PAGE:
But what is specially noticeable is the matter-of-course fashion in which "some old Martyrologies," that lay awkwardly in his way, are quietly set aside by Mabillon in favour of the Benedictine Monk and the Benedictine Kalendar. Equally noteworthy is it how, in marked contrast with his desire for accurate information on another occasion, he contents himself in this place with a vague reference to MSS., without adding a word respecting their locality, antiquity, or authority. And yet, Fleming's Collectanea was, of course, well known to him. Can it be, one is constrained to ask, that he did not care to enter upon an enquiry which might result in showing the inaccuracy, and so far lowering the prestige, of Benedictine authorities?
Be that as it may, it is pleasant to turn from such loose statements to the precision with which our martyed countryman handled the subject. Of Fleming it can be truly said that his life was chiefly devoted to collecting every scrap relating to St. Columbanus. But his enthusiasm did not blind his judgment. On the contrary, he declares with equal severity and justice, that since Surius, as usual, tampered with the Text, and Bede's Editors printed it incorrectly, both Recensions were equally worthless for historical students. Accordingly, he sought personally, and through such scholars as Miraeus, Rosweyde and Stephen White, for the best MSS., in order to present, the most accurate version of Jonas. Nor were his efforts, it is gratifying to learn, unavailing. "Whilst," he writes, "turning over a considerable number of MSS. for this purpose, the most ancient I met with was from the Monastery of St. Maximin at Treves, which was supplied by Father Heribert Rosweyde. From that I transcribed the whole narrative, as you have it here; I also divided it into chapters, and prefixed the titles, which were wanting in the Codex, from the Edition of Surius." This, therefore, is the highest authority which is ever likely to be forthcoming. The passage under consideration is given as follows: Porro beatus Columbanus, expleto anni circulo in antedicto coenobio Bobiensi, beata vita functus, nono Calendas Decembris animam membris solutam coelo reddidit.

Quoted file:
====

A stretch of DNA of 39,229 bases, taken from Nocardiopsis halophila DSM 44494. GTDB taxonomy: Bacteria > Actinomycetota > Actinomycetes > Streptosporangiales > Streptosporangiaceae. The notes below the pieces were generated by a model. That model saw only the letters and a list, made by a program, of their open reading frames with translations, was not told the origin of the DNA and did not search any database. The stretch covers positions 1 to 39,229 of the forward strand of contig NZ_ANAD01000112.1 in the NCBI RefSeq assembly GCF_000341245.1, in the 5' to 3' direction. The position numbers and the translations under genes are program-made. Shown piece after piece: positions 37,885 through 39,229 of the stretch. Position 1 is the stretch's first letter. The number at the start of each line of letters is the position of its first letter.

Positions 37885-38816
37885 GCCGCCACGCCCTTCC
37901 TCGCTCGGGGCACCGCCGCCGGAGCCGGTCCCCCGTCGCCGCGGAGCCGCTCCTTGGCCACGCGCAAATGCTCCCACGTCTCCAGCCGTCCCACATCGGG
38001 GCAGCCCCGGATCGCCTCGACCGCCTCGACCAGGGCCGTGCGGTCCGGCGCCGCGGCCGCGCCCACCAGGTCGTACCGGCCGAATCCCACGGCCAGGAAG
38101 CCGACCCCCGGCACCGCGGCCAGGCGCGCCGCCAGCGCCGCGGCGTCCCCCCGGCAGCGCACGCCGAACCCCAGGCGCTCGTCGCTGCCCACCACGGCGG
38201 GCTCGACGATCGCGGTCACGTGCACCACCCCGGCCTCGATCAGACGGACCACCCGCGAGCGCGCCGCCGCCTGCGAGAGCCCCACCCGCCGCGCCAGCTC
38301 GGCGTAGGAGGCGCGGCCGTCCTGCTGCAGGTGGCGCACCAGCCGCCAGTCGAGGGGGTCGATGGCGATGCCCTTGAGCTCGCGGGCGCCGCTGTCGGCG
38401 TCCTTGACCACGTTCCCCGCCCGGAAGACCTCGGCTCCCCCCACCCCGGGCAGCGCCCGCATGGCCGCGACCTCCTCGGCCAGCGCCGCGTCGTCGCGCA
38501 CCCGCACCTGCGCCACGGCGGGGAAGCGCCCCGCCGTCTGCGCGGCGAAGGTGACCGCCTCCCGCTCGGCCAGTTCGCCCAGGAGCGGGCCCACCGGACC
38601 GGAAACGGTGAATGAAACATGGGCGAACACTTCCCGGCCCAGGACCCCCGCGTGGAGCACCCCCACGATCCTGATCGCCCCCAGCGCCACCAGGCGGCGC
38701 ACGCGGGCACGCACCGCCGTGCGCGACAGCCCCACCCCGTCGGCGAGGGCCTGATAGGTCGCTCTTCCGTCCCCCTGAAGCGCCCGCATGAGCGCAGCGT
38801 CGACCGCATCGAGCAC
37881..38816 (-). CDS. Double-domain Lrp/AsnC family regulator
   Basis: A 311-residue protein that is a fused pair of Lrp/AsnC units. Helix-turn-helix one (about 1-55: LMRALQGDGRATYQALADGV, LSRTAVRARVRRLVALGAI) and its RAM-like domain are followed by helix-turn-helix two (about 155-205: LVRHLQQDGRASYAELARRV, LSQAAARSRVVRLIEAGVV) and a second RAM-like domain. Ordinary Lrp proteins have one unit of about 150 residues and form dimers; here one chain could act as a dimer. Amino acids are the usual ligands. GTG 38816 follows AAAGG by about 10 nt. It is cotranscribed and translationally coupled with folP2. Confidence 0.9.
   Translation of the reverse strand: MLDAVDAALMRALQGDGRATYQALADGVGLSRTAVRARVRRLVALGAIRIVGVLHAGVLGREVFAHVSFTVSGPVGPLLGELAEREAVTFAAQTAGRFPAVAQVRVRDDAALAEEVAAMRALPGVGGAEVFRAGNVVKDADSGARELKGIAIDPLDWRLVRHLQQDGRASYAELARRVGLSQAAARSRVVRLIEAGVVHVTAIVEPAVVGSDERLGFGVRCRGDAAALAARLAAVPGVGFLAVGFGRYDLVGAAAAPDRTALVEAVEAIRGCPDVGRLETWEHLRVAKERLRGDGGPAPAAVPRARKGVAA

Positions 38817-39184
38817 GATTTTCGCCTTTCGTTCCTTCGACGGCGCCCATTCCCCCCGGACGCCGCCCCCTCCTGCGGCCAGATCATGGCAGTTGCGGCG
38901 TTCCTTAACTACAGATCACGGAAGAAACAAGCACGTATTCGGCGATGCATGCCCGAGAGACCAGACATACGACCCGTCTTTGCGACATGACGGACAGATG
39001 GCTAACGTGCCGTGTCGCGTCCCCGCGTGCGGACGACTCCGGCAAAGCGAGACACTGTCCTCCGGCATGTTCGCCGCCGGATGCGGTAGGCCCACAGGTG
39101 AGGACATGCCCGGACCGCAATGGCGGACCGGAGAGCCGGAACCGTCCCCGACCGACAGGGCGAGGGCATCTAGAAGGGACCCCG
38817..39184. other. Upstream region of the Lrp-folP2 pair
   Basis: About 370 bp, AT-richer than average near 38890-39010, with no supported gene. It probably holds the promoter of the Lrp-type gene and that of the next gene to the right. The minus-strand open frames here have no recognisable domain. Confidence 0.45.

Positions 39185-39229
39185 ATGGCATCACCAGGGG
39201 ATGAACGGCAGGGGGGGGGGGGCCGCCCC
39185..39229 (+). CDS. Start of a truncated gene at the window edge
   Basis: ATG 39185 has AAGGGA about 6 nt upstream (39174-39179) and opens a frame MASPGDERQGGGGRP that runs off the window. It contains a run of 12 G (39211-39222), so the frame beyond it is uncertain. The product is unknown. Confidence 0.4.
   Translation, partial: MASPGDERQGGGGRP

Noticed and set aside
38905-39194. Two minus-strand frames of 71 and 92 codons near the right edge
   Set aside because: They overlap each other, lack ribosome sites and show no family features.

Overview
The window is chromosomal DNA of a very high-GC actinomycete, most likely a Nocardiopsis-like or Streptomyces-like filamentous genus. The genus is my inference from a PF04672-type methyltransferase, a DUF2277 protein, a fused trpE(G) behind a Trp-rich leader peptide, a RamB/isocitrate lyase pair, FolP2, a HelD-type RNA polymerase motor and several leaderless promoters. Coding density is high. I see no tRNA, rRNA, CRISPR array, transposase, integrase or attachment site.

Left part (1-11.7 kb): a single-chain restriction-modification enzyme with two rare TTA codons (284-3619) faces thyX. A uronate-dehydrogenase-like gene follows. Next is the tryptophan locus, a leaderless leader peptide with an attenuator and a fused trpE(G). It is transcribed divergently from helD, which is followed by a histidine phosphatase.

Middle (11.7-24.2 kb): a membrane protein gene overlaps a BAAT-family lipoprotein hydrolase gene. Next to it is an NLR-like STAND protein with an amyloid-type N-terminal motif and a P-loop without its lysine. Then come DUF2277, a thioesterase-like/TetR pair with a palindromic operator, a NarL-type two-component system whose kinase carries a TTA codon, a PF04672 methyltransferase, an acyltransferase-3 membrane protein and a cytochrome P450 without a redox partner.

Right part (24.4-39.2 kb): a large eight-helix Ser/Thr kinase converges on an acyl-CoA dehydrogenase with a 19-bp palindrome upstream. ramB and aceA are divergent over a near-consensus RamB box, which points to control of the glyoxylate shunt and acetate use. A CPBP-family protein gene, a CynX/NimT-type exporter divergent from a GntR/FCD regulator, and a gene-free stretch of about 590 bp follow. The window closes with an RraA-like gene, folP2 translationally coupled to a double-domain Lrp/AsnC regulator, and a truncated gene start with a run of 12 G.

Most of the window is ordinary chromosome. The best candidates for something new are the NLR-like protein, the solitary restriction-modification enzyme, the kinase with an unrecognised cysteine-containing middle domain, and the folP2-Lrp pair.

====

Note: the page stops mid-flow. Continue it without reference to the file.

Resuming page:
The absence of a note upon nono Calendas, it is to be observed in conclusion, shows that Fleming was unaware of any different reading in all the MSS. consulted by himself and on his behalf.
II. We come next to the Martyrologies. Before discussing their relative value, it will be convenient to arrange them chronologically.
1. Martyrology (so-called) of St. Jerome (seventh century): Nov. 23. In Italy, in Bobio Monastery, deposition of St. Columbanus, Abbot.
2. Do. (prose) of Bede (eighth century): Nov. 23. In Italy, in Bobio Monastery, deposition of St. Columbanus, Abbot, who was the founder of numerous monasteries, and father of numberless monks, and rested in a good old age renowned for many virtues.
3. Do. of Rhabanus (ninth century): Nov. 23. In Bobio Monastery, deposition of St. Columbanus, Abbot.
4. Metrical Mart. of Wandalbert (ninth century):
Undenam Abba Columbanus sibi servat, ab ipso
Oceano: multis vitae qui dogmata sanctae
Religione pia sparsit sermone manuque.
5. Ado (ninth century) took the date from Wandalbert; and the entry from Bede. In one and the other he was copied by
6. Usuard (ninth century); who was transcribed, in turn, with the omission of the word depositio, into the
7. Modern Roman Martyrology. Though Usuard, like Ado and Wandalbert, was a Benedictine, and though his work was first read in that Order, yet in the present
8. Benedictine Kalendar, the feast is fixed at the 24th, and the panegyric states that the natal day is the 21st. The latter statement occurs also in the sixth lesson of their Breviary. This arrangement was adopted into the Irish Church ; but at what time we are unable to say.
9. The Martyrology of Donegal has Nov. 21 ; but in the case of Irish saints who lived abroad, its authority is not original.
In respect to Antiquity, the foregoing Table is decisive in favour of the reading IX. Kal. Dec. With reference to Authority, it will suffice to quote the words of Benedict XIV. in his Letter to the Chapter of Bologna: “As regards Martyrologies, it were an open insult to your erudition, if we doubted you were perfectly aware how highly that of St. Jerome is, and has been always, esteemed; to which holy men in process of time added the names of saints who lived after St. Jerome." Before showing how the old reading is confirmed by the Locality of the copies in which it is contained, we have to consider the proofs brought forward by those who adopted the new lection.